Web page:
Horseshoe crabs are one of our most beloved invertebrates. Part of their charm is that they are approachable, harmless and capable of creating a spectacle when they emerge from the water to spawn on the shore.
Once on shore, they endear us with their helplessness. They are easily tossed upside down by even the gentlest lapping waves. Most of the time they can’t get right side up again and many eventually perish when stranded out of the water for too long.
Beachgoers among stranded crabs quickly realize that they have the crabs’ lives in their hands. Flip them over, and they live for another day.
Even when upright on beaches, they lumber slowly, ten legs heaving their shell a few inches forward at a time. We rarely get to see horseshoe crabs under water, where they are most comfortable, spry and graceful, gliding swiftly over the bottom.
Horseshoe crabs are perhaps best-known for their role in serving up their eggs to hungry shorebirds, which time migrations stops to coincide with horseshoe crab spawning.
As for the importance of the eggs to creatures under the water, we know very little. It would stand to reason that fish as well as birds might plan their lives around this dependable and abundant resource.
I was prompted to think more about this after hearing a story about eels from Dian Shivers, a volunteer who assists with shorebird conservation work on the Delaware Bay.
In the 1950s, Dian was part of a pack of free-range kids who played on Delaware Bay beaches. During horseshoe crab spawning season, the kids would dig a trench on the beach above the water line, get in the knee-deep water among the spawning crabs and then scoop the slippery eels into the trench with their bare hands.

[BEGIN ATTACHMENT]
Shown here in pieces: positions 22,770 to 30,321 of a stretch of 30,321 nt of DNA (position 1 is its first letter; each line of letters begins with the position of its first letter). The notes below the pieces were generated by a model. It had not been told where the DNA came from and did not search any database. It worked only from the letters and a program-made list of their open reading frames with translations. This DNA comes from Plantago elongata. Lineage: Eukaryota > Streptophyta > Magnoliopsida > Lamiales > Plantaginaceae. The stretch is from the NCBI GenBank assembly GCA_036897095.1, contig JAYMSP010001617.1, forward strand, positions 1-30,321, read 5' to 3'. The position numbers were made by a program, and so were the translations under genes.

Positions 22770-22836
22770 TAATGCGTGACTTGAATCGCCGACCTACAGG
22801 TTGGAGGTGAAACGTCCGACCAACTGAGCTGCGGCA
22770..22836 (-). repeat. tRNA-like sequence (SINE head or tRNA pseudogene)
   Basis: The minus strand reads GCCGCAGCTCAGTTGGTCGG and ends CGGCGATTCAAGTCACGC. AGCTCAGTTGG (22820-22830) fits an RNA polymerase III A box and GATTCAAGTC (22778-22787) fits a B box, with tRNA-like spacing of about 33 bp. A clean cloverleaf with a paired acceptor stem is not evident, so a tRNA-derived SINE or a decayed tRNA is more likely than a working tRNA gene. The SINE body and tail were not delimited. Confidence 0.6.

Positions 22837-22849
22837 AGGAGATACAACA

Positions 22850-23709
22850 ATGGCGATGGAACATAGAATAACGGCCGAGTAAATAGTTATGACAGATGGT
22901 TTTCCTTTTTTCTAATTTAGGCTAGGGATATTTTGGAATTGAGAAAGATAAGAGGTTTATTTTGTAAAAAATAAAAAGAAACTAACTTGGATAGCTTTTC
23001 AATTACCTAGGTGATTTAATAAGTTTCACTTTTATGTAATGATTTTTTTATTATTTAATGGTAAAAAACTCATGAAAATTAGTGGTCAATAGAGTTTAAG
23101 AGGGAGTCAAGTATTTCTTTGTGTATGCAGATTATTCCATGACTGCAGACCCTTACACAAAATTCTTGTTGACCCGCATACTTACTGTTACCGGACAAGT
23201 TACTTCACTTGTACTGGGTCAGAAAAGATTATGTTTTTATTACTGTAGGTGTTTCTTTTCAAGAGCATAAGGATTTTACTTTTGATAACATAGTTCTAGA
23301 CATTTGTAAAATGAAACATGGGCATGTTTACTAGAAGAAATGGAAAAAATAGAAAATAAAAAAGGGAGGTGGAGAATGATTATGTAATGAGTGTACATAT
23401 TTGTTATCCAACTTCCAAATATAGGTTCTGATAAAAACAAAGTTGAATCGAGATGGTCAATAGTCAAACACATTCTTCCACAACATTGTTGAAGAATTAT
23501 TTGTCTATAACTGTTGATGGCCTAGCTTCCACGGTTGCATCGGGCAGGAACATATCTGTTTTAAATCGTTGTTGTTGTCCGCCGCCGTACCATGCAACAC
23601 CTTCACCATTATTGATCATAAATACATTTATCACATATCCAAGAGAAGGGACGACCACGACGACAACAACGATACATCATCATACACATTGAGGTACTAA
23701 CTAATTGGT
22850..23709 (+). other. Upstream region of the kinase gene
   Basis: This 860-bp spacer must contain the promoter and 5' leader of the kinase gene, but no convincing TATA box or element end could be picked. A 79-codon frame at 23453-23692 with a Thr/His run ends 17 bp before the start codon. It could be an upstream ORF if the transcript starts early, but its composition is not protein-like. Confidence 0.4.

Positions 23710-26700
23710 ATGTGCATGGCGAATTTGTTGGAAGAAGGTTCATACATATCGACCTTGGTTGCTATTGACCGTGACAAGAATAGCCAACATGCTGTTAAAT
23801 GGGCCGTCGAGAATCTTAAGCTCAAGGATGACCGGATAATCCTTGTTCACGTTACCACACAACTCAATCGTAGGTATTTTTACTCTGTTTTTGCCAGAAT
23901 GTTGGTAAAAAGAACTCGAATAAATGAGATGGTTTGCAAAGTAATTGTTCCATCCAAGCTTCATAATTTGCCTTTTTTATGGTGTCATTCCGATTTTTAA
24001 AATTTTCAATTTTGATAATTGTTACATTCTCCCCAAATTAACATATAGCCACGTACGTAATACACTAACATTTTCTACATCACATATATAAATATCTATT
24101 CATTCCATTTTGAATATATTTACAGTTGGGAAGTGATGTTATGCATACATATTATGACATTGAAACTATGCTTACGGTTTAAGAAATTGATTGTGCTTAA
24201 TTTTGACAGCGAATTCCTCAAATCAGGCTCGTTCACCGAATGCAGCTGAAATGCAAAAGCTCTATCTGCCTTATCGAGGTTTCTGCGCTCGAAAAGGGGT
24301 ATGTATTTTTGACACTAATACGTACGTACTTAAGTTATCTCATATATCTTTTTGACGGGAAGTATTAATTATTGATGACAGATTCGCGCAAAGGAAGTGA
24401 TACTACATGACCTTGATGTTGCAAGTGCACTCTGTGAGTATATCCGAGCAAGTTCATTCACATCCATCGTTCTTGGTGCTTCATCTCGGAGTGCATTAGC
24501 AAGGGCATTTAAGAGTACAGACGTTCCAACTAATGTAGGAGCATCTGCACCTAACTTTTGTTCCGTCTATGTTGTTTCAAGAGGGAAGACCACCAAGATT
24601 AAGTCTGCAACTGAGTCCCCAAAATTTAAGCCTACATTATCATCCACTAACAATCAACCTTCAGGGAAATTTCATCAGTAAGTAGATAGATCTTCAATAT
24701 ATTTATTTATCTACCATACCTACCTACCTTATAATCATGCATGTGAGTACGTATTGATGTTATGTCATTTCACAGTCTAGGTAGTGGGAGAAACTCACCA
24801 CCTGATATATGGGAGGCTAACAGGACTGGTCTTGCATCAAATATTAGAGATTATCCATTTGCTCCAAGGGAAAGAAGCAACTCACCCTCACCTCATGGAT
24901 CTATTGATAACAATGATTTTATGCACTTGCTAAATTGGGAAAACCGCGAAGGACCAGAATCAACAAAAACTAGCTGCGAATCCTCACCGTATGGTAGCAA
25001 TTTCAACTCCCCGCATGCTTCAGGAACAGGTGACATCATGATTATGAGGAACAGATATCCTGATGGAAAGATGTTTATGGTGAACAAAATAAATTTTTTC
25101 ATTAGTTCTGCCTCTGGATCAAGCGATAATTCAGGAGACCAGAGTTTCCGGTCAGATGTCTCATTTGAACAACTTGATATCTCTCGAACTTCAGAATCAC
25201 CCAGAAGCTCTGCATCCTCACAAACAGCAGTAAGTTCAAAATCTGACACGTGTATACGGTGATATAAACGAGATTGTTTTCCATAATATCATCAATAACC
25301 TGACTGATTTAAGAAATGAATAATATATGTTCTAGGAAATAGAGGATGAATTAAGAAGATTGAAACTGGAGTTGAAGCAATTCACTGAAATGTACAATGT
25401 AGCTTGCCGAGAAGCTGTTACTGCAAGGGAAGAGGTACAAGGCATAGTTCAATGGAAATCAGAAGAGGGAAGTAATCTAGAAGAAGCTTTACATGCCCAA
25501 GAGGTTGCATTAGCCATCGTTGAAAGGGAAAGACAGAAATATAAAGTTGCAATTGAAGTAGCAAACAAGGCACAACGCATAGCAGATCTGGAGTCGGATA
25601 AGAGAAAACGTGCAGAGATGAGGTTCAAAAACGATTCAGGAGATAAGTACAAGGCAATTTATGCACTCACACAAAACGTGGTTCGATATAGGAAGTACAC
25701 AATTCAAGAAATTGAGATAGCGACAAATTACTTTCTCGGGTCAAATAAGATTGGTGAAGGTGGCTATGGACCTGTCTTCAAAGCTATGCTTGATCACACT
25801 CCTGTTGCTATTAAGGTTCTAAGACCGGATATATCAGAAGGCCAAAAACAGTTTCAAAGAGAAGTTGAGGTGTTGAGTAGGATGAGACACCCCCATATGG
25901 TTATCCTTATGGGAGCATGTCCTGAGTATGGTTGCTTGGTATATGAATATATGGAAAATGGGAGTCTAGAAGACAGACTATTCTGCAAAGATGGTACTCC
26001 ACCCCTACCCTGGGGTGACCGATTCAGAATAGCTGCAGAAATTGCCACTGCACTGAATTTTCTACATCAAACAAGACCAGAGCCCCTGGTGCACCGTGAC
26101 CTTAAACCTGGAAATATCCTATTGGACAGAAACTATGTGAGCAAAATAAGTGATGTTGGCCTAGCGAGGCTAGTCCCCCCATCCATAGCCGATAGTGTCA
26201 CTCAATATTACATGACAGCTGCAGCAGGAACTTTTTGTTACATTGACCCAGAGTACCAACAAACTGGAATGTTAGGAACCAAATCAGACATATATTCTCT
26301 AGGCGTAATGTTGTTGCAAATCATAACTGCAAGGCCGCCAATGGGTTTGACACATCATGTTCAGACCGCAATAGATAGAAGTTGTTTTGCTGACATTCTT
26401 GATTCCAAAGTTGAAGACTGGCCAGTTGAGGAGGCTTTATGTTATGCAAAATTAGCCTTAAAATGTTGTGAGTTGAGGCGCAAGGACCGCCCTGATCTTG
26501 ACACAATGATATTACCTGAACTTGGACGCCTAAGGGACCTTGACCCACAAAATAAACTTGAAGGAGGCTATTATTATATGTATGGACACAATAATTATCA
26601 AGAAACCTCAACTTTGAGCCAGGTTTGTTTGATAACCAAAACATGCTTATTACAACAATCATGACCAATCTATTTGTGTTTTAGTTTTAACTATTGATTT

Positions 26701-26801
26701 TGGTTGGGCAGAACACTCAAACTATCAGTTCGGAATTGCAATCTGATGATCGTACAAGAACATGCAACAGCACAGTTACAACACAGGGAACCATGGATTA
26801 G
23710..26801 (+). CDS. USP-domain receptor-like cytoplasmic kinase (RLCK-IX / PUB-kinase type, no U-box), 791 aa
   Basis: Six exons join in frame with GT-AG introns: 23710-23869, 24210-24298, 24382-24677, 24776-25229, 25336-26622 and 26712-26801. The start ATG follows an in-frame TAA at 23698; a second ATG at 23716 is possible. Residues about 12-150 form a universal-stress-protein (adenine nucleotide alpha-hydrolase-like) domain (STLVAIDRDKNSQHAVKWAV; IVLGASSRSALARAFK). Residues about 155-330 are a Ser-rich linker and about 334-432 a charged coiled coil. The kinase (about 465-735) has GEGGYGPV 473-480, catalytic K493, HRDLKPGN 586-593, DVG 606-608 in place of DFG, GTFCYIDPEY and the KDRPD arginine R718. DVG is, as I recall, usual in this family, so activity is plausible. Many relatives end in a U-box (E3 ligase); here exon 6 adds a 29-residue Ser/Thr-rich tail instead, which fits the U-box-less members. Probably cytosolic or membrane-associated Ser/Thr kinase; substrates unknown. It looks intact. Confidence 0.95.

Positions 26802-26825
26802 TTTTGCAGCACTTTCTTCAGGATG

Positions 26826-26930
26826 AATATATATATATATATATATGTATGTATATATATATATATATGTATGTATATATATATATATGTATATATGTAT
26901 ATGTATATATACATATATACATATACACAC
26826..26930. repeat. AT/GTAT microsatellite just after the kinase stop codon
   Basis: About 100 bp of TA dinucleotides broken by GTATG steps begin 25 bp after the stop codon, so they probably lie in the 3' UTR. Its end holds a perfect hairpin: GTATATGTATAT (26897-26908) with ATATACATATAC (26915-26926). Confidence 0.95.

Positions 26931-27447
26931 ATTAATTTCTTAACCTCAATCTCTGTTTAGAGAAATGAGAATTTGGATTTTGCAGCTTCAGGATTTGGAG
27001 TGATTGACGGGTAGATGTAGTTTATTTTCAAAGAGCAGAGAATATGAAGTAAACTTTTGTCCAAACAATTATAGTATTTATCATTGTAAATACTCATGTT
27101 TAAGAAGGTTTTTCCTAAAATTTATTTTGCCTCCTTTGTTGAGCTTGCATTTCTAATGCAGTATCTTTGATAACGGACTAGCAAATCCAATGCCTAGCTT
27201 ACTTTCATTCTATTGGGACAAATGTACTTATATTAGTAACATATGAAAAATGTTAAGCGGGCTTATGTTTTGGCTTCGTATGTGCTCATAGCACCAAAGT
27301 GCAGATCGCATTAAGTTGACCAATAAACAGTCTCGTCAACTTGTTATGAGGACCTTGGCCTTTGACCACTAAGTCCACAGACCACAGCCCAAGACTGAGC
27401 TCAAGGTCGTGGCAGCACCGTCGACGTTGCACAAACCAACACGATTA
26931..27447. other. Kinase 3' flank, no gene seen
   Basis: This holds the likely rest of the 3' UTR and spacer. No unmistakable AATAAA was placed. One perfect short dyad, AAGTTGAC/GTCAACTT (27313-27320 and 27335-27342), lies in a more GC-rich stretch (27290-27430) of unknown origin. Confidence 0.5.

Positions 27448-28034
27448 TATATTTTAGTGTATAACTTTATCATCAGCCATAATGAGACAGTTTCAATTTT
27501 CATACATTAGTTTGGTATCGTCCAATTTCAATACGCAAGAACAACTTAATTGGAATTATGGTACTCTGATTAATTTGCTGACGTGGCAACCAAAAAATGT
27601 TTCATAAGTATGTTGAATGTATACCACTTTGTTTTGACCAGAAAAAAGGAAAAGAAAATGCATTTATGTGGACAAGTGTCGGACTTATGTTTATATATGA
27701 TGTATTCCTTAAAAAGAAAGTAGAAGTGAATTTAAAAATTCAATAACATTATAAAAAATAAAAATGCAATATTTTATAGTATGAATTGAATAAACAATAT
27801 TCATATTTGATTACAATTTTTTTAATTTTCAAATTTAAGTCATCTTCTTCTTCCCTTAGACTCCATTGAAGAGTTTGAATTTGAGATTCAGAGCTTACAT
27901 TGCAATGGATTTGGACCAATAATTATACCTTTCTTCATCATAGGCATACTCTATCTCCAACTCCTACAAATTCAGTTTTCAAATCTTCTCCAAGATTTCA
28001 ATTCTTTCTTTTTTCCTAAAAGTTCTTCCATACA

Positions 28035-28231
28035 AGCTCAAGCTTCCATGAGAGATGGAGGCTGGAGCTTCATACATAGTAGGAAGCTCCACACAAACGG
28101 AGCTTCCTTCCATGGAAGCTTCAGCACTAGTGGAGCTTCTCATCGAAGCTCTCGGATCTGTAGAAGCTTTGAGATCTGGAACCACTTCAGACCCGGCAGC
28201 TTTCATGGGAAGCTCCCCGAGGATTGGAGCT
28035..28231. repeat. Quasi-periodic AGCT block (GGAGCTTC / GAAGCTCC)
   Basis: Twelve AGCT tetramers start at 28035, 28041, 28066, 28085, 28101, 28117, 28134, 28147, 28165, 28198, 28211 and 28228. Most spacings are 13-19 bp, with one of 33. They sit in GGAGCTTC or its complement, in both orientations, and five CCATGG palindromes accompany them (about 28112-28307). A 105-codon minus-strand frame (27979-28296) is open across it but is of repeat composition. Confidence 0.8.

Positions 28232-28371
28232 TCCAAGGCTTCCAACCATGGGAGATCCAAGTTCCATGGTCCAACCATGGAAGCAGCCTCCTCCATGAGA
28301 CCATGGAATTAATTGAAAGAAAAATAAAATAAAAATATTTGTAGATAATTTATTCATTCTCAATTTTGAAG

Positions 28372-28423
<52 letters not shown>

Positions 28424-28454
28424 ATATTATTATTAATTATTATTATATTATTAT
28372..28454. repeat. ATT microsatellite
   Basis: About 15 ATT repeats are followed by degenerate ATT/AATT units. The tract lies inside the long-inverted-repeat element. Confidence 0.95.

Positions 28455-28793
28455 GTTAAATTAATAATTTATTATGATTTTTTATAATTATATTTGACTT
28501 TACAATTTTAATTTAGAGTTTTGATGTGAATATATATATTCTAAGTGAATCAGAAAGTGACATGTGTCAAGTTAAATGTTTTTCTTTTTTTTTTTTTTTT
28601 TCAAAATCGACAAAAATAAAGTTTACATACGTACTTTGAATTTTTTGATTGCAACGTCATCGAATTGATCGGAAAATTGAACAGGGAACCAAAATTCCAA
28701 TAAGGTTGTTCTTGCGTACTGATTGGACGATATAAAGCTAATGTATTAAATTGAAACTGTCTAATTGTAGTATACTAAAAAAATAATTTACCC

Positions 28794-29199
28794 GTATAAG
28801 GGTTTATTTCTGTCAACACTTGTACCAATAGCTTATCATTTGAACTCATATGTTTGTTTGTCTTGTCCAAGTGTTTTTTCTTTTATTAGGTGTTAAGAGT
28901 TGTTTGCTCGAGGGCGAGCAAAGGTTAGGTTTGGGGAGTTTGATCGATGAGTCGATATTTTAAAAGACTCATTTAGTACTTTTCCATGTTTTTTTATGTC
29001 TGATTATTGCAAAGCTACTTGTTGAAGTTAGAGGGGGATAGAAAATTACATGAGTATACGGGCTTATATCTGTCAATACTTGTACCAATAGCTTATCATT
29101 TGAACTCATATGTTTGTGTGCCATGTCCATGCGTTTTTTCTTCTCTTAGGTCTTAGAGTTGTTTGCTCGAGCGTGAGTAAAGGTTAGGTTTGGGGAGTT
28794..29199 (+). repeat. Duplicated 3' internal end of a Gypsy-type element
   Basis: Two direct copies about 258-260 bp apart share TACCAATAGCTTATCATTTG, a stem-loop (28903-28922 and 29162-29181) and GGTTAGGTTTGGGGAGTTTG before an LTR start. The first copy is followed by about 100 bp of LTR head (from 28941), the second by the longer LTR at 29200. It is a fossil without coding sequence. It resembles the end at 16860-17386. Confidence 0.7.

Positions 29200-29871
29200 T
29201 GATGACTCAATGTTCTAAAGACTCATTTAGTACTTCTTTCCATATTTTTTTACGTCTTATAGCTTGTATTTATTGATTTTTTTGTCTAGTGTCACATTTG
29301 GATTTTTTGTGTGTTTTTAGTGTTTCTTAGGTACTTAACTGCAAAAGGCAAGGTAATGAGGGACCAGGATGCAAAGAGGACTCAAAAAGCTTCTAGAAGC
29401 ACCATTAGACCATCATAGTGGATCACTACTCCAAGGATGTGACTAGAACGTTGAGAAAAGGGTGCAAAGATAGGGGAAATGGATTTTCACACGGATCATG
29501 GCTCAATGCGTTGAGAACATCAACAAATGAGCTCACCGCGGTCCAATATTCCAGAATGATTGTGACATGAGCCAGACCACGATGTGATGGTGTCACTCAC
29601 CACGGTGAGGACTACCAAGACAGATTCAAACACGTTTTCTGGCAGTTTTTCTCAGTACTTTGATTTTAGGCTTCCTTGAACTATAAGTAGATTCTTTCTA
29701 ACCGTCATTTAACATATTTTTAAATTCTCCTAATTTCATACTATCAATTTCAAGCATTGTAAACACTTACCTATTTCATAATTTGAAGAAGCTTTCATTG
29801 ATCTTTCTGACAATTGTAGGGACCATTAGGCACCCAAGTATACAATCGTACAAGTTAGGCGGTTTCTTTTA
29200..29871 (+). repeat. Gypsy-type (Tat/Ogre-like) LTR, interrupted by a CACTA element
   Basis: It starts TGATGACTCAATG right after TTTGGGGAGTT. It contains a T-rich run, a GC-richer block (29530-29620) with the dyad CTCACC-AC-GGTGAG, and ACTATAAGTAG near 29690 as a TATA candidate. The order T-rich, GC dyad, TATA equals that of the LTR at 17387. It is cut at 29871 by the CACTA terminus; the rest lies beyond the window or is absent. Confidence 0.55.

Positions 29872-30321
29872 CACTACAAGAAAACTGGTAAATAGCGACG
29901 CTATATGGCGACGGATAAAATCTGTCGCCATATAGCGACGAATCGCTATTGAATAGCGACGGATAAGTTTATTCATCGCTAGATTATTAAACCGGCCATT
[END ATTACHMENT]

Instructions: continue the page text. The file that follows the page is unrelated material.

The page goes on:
We presume the eels were there in such easily-caught abundance to feed on horseshoe crab eggs.
Our evidence for this notion comes from another use of horseshoe crabs – as bait for eels. Female crabs full of eggs are hands-down the best bait with which to catch an eel.
An emerging market for eels in the 1990s drove an emerging market for horseshoe crabs as bait. The harvest of horseshoe crabs was unregulated because, until then, there had been no modern use for them. This resulted in a gold rush – the defenseless spawning crabs were plucked off beaches by the thousands.
By the time regulation caught up with the fishermen, the crab population had become seriously reduced.
The eels have fared no better. The Atlantic States Marine Fisheries Commission has concluded that the eel population is “at or near historically low levels.”
Demand for eels is driven by overseas markets (not to mention the global consumption of Unagi at sushi restaurants) that turned to American eels after stocks in Asia and Europe became depleted.
A similar unregulated gold rush ensued, also in the 1990s, when fisherman scooped out millions of young “glass eels” from rivers. The young eels arrive in spring from their birthplace in the Sargasso Sea to live and grow in freshwater habitats. Again, regulation came only after significant damage was done to the eel population.
After hearing Dian’s story and considering the sorry state of the eel population, I wondered if eels still wriggled in abundance along the shore to feed on horseshoe crab eggs. I set out for the Delaware Bayshore with some possibly less free-range, but equally game, young companions to give eel-catching a try.
Rather than a trench and bare hands, we opted for the better odds of a seine net.
It was high tide in early June, with a modest amount of horseshoe crabs spawning on the beach – not so many that netting would be impossible, but hopefully enough to pique the interest of eels.